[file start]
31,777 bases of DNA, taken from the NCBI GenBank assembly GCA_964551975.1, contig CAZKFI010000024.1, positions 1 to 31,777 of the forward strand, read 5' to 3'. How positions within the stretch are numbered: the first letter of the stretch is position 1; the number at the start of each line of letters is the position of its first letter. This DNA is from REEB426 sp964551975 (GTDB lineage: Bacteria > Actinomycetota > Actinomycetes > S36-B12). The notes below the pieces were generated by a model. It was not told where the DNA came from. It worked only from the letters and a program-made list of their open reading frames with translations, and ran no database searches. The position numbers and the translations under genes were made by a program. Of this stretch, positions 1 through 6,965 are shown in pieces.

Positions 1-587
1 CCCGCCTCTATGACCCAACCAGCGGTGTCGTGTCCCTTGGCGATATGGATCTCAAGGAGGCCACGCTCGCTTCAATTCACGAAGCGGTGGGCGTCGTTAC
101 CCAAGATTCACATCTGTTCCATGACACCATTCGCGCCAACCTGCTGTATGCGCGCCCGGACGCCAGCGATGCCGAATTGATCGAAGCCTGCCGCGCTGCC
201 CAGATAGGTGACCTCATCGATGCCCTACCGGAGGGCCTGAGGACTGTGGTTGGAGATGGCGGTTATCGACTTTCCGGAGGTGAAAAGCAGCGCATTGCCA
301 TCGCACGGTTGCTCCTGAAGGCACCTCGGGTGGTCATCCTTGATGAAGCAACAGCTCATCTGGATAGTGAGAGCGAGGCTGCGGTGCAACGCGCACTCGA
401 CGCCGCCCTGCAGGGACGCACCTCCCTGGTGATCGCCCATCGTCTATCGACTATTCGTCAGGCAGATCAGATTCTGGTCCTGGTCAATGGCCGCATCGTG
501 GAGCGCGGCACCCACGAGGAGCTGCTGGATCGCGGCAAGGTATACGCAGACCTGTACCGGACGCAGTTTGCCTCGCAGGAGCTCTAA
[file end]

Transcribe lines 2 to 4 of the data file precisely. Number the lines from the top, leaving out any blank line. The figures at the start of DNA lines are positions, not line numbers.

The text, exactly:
Positions 1-587
1 CCCGCCTCTATGACCCAACCAGCGGTGTCGTGTCCCTTGGCGATATGGATCTCAAGGAGGCCACGCTCGCTTCAATTCACGAAGCGGTGGGCGTCGTTAC
101 CCAAGATTCACATCTGTTCCATGACACCATTCGCGCCAACCTGCTGTATGCGCGCCCGGACGCCAGCGATGCCGAATTGATCGAAGCCTGCCGCGCTGCC